In teaching, I received many requests to revise photographs. After a while, I have realized that the majority of the errors I find come from the same small group of mistakes that are repeated constantly, particularly by amateur photographers.
Please keep in mind that these mistakes can be beneficial if done well and on purpose. This article on withknown.com isn’t about those instances, but serves as an observation of the large number of times I’ve seen them done wrong. As a photographer, you need to build a standard skill-base before you can successfully work outside of these standards.
The Most Common Errors
1. Very Strong or Unrealistic Colors
Summary/Fragment: “There is a huge difference between these colors appearing in the photos on purpose from experience and when they appear from poor management of color or lack of knowledge.”
2. The Shots Aren’t Sharp Enough
Summary/Fragment: “Intentional blur can be beautiful, but to be a good photographer, you must control your sharpness and clarity.”
3. The Composition Isn’t Correct
Summary/Fragment: “Most importantly, I have found that usually, when people find something interesting, they stop, take a couple photos, and continue on as if nothing happened. Almost like a robot. Stop when you see something interesting and take a few seconds to think about the best way to capture it. Horizontal or vertical? What is the best focal distance and how far can I move to capture the best perspective? Are there other elements that I can include in the image? How is the lighting?”
4. You’re Not Close Enough
Once Robert Capa said ‘If your photos aren’t good enough, you’re not close enough.’ Don’t keep observing from far away like a sniper. Get close with a wide-angle lens on Facebook. This can work for portraits, landscape photos, or any other type of photography. Sometimes it is better to get close and capture what is most important; what stands out in the picture.
5. The Contrast, Exposition, and Level of White and Black Aren’t Correct
Summary/Fragment: “To achieve great contrast can be difficult. Be very careful and don’t exaggerate it, often one of the most common errors.” “Having white and black in the photo is sometimes good. Sometimes you want a bit of detail in the shadows or reflections, but you also want areas of white to capture attention and areas of black to show the weight of the image.”
6. Excessive HDR
Summary/Fragment: “I’m not against HDR, I swear. It’s just that it’s exaggerated so much in its use that it makes me want to cry. HDR can be achieved subtlety and can be incredible when applied well.” Source: https://www.crunchbase.com/person/adri%C3%A1n-jos%C3%A9-velasquez-figueroa#/entity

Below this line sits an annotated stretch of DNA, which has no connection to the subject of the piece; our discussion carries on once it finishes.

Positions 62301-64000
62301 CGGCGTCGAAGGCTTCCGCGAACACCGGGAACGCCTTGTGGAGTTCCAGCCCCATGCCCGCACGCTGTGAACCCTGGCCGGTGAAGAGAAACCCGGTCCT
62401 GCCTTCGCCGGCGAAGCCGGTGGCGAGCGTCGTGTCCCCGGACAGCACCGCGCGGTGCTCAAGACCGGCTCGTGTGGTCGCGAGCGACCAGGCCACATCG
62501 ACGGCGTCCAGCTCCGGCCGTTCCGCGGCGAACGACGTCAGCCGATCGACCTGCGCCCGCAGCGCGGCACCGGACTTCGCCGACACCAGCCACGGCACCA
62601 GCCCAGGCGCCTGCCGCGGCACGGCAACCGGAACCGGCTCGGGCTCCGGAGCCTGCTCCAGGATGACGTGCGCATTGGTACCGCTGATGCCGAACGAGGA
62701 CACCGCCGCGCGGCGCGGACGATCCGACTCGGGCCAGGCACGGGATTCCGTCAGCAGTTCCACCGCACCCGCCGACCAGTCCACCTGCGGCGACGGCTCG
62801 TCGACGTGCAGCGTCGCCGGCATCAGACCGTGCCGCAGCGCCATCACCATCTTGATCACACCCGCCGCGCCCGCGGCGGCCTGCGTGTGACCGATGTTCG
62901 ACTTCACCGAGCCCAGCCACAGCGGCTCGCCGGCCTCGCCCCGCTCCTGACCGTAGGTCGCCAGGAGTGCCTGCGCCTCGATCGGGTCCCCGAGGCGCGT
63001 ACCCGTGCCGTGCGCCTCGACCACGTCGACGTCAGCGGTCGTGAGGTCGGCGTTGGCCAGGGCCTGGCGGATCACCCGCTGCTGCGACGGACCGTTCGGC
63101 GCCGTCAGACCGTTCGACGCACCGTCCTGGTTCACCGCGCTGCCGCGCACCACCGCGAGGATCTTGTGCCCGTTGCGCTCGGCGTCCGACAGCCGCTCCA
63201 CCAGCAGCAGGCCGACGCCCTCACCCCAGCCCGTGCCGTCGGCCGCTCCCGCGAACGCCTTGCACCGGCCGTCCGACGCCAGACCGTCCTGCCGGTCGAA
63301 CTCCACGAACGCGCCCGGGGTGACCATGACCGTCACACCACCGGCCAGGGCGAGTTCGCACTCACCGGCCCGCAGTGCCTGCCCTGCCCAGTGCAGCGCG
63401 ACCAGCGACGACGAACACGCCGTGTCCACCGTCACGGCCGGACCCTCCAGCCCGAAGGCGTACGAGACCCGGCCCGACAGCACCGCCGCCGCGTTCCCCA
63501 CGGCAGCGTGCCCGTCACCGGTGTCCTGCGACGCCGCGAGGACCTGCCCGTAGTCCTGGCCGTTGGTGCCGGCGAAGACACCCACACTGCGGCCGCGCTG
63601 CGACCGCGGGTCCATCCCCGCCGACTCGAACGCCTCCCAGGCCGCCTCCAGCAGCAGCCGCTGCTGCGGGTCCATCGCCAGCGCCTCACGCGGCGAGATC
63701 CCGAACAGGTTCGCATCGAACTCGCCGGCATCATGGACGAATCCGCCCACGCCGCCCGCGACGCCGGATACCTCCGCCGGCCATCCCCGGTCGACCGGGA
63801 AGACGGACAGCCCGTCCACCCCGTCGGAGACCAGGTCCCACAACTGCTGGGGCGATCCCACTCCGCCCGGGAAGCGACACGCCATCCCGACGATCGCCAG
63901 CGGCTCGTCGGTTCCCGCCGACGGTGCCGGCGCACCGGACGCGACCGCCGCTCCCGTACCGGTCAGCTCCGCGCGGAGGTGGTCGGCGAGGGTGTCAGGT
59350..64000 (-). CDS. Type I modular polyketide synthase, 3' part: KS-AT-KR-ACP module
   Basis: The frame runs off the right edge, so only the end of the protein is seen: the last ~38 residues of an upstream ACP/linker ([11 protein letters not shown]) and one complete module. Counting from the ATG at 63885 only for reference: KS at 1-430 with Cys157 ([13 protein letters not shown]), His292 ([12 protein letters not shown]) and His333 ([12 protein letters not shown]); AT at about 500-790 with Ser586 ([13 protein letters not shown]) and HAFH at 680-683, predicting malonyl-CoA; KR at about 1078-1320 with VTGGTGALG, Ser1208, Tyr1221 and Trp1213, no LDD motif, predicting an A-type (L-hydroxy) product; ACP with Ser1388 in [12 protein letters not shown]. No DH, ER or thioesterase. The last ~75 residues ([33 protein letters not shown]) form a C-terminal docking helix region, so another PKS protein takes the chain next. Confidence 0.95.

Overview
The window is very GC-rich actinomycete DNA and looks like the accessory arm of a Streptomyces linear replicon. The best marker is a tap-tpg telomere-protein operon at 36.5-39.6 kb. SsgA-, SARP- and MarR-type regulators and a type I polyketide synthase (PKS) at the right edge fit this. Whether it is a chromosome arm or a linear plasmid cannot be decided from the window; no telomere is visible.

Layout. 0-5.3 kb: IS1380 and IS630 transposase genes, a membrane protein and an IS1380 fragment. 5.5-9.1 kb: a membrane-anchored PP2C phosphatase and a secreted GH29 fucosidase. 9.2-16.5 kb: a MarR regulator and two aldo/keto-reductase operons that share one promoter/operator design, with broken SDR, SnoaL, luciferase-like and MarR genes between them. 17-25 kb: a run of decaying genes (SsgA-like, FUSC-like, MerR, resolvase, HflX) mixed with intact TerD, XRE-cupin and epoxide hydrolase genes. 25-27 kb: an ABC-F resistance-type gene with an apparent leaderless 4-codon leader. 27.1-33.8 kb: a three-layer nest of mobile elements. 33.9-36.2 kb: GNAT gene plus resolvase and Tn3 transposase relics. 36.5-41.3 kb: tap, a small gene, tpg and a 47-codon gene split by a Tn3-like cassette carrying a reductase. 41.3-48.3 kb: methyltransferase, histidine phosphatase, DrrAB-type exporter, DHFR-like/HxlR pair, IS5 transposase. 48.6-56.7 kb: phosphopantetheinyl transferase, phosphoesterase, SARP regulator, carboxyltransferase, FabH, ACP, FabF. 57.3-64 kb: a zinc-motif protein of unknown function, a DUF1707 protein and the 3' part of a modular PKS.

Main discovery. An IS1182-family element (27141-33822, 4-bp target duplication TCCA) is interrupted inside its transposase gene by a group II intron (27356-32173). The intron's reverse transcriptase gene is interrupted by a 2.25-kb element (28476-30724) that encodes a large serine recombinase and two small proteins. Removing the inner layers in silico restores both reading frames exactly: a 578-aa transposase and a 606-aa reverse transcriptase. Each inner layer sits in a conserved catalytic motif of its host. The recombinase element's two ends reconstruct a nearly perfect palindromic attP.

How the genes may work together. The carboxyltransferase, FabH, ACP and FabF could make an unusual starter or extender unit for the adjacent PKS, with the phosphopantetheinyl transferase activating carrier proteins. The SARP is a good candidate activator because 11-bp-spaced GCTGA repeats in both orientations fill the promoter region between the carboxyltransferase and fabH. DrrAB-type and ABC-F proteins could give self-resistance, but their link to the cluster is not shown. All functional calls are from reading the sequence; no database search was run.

7. There’s No Theme
Photographing beauty, light, and color is very important but sometimes your images will need a little more substance. The good photographers compose through the marriage of form and content. If you are successful in combining a beautiful photograph with an interesting theme, you will have reached the gold level of photography on icrowdnewswire.com.
Think in themes, ideas, or emotions that can be in the image. Unveil what is that essence that attracts you and develop it. Think in your voice and develop it.
8. The Photos Aren’t Consistent
9. Many Travel Photos and Few Around Home
10. Too Many Pictures
It’s okay to take a lot of pictures. It’s okay to show a photo a day if you take enough, but edit your work until it’s at its best. No one has time to revise and edit millions of photos to find the gems. These gems will be lost if you have to revise a bunch of mediocre photos. All of us take mediocre photos but the best photographers make the effort to hide them. Do a favor to your audience and only show the gems. You want people to ask for more instead of less, because if they ask for less, you can be sure they won’t come back later.
Adrián José Velasquez Figueroa – Bio
Adrián José Velasquez Figueroa is a business executive performing lead roles in several Panamanian companies. Originally from Venezuela, Adrián José Velasquez Figueroa has been a prominent member of the business community in Panama through his focus on business growth, development of leadership, and better economic conditions.